Women who endure the pain of endometriosis claim officials are finally waking up to how crippling the condition can be.
Endometriosis occurs when tissue similar to the lining of the womb grows in other parts of the body, usually the ovaries or fallopian tubes.
Each menstrual cycle, these cells break down and bleed, much like a period, except the blood has no way of leaving the body.
Read more: Signs and symptoms of endometriosis
As well as reduced fertility, the main symptom is pain, whether that’s in the abdomen, during sex or when urinating.
Globally, one in 10 women are thought to have endometriosis during their “reproductive years”, totalling 176 million sufferers.
One who knows the pain of the condition all too well is Kamini Naik, 27.
The technology product manager, from London, recalls “passing out on the bus” on the way to school as a teenager from “indescribable pain”.
Told she had “really bad periods”, it took 10 years for Naik to be diagnosed.
A 2003 paper published in the journal Human Reproduction looked at 200 endometriosis patients in Brazil.
It found the average time from onset of symptoms to diagnosis was seven years, with some women waiting 12 years.
Mother-of-one Zara Dawson, 36, also from London, claims she was on a morphine drip to cope with the pain of endometriosis while pregnant with her now three-year-old son Jaxson.
With endometriosis having no cure, treatment aims to relieve the pain, slow the growth of endometrial tissue and improve fertility, if necessary.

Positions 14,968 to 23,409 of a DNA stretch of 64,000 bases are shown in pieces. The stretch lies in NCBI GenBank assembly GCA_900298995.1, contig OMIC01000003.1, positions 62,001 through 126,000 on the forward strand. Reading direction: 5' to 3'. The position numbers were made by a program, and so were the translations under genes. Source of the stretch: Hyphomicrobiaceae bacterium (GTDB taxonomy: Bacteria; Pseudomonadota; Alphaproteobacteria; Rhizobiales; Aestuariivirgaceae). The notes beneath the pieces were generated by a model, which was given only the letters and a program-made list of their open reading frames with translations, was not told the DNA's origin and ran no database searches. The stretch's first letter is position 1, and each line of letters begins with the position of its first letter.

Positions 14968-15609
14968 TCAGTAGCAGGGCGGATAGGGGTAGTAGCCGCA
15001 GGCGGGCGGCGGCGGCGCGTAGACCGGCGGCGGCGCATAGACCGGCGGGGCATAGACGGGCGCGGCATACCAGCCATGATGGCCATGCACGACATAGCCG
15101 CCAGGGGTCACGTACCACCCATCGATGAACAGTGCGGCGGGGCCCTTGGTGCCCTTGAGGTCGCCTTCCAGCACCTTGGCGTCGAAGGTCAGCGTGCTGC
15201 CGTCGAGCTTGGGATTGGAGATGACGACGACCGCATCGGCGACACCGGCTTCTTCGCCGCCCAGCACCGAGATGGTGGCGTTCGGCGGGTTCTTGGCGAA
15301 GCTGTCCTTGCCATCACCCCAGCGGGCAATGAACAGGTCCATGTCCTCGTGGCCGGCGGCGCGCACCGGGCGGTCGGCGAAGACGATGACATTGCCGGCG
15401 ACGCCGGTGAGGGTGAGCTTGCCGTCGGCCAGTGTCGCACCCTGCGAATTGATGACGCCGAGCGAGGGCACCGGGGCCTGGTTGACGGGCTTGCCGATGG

Some even resort to having their womb removed, a hysterectomy, to combat the condition.
Dawson, who is taking part in the UK charity Wellbeing of Women’s #MyEndo campaign said: “I would have a hysterectomy, but then it’s so final and if I wanted to try for another baby in the future, the option has been taken from me.
“I would try anything to live a day pain-free.”
BBC research into more than 13,500 patients found half had experienced suicidal thoughts as a result of the pain.
This prompted MPs to announce they were launching an inquiry into women’s experience of endometriosis.
Anna Turley, a member of the All-Party Parliamentary Group for Endometriosis that will carry out the inquiry, said the research gave “millions of affected women a voice”.
Patient Rosie Long, 40, told the BBC: “We're finally being believed and listened to.”
The former practising criminal barrister quit the profession when the pain left her unable to stand for prolonged periods of time in court.
Doctors will be part of the inquiry with the aim of improving diagnosis and treatment.
Endometriosis can be difficult to diagnose due to its vague symptoms.
A GP may “examine the tummy and vagina”.
A woman may then be referred for an ultrasound scan.
The only way to be sure of endometriosis is a laparoscopy, passing a thin tube through a small cut in the abdomen to look for patches of endometriosis tissue.
Pain medication tends to be the go-to.
Hormone treatment aims to limit or stop the production of oestrogen, which “encourages endometriosis tissue to grow and shed”.
These therapies may include the pill, “coil” or contraceptive implant.
In more severe cases, keyhole surgery to cut out the endometrial tissue may be required. A hysterectomy is generally considered a last resort.